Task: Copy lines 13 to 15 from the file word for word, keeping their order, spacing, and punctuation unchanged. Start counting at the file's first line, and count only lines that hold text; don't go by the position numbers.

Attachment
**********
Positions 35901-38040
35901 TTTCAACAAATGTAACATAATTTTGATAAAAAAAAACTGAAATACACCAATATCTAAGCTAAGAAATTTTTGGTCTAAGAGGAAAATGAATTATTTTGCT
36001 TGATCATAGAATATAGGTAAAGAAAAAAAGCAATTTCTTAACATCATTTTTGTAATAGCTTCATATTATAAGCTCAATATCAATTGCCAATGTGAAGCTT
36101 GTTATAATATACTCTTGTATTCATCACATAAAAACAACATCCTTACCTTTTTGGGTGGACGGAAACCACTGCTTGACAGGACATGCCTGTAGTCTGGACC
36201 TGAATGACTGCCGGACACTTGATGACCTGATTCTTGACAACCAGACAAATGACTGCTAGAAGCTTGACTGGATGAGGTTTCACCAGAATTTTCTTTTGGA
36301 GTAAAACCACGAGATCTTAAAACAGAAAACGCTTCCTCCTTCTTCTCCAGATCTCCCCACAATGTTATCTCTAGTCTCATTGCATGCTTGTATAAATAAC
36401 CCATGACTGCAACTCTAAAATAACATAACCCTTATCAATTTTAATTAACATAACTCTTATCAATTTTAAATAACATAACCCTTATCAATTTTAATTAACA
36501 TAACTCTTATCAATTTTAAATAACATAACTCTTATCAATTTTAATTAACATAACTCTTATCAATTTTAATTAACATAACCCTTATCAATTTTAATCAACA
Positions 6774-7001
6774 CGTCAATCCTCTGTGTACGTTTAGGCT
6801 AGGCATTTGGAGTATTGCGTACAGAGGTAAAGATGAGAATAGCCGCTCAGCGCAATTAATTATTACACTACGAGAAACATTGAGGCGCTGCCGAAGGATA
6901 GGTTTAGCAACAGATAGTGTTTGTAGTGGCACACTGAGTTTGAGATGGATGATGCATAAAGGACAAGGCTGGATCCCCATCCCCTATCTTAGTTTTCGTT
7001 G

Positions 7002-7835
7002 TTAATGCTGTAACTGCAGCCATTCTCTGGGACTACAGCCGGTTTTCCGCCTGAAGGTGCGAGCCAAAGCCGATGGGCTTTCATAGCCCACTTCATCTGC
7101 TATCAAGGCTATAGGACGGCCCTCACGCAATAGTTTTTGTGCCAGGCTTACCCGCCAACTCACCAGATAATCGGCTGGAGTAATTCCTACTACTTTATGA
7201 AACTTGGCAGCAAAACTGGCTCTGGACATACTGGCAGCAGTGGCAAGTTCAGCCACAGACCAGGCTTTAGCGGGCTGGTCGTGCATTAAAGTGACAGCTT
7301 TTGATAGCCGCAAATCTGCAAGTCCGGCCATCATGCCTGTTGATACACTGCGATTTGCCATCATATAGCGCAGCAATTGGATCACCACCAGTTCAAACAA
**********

7001 G

Positions 7002-7835
7002 TTAATGCTGTAACTGCAGCCATTCTCTGGGACTACAGCCGGTTTTCCGCCTGAAGGTGCGAGCCAAAGCCGATGGGCTTTCATAGCCCACTTCATCTGC